U.S. government debt prices rose on Wednesday as weaker-than-expected data from China, Europe and the U.S. fueled concerns of an economic slowdown over the coming months.
The yield on the benchmark 10-year Treasury note, was lower at 2.677 percent, near its lowest levels since late January 2017. The yield on the 30-year Treasury bond was also lower at 3.02 percent. Bond yields move inversely to prices.
It comes after a private sector survey showed manufacturing activity in China, the world's second-largest economy, contracted for the first time in 19 months. China's Markit Manufacturing Purchasing Managers' Index (PMI) for December dipped to 49.7 from 50.2 in November.
Meanwhile, the euro zone manufacturing PMI remained at its lowest level since February 2016, according to IHS Markit. The data also showed confidence about the future hit a fresh six-year low. In the U.S., the IHS Markit manufacturing PMI slipped to a 15-month low in December.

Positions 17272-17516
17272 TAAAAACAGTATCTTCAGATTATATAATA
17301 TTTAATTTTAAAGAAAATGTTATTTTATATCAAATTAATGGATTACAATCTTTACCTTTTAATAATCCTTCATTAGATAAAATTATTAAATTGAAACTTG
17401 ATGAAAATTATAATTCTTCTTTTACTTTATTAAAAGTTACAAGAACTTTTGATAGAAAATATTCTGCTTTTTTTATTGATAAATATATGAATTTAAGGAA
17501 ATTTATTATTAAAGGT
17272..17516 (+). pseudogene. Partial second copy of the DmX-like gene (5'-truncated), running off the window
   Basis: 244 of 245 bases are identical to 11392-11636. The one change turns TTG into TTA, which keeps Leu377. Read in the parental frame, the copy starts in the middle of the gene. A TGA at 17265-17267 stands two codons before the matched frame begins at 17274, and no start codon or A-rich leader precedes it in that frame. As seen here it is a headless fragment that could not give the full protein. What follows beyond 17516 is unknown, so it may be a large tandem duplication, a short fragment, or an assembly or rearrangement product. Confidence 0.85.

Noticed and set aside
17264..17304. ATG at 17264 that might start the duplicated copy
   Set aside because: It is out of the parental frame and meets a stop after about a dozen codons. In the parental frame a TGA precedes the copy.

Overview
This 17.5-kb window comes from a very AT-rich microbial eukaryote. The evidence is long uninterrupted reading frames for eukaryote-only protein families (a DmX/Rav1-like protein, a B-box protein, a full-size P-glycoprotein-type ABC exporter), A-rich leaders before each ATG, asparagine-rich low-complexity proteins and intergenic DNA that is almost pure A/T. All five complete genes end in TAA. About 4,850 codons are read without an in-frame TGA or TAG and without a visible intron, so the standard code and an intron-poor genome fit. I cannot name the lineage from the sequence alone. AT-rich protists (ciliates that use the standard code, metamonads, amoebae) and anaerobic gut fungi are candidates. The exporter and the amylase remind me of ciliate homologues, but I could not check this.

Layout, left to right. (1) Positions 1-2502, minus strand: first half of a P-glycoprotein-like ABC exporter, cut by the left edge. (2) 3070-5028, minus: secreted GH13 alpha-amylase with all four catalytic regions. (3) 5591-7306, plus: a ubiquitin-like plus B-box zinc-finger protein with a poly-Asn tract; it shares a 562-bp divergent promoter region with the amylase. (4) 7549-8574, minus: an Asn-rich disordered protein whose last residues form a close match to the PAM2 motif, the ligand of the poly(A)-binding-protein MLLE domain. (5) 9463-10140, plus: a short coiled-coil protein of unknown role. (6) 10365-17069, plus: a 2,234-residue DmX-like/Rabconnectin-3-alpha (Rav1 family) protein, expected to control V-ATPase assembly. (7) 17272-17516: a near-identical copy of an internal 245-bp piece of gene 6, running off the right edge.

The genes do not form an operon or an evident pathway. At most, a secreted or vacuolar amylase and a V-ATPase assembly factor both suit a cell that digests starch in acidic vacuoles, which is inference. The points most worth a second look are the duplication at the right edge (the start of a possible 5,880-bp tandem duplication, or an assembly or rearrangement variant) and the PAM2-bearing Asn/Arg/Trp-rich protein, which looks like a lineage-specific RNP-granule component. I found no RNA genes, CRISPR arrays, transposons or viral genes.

The data prompted investors to load up on Treasurys, which are considered to be a safer investment than equities because they are typically not as volatile.
Wednesday's rise in Treasury prices also comes amid a choppy session in the U.S. stock market. The Dow Jones industrial Average fell as much as 398 points before rebounding, while the Nasdaq Composite erased a loss of more than 1 percent.
—CNBC's Fred Imbert contributed to this report.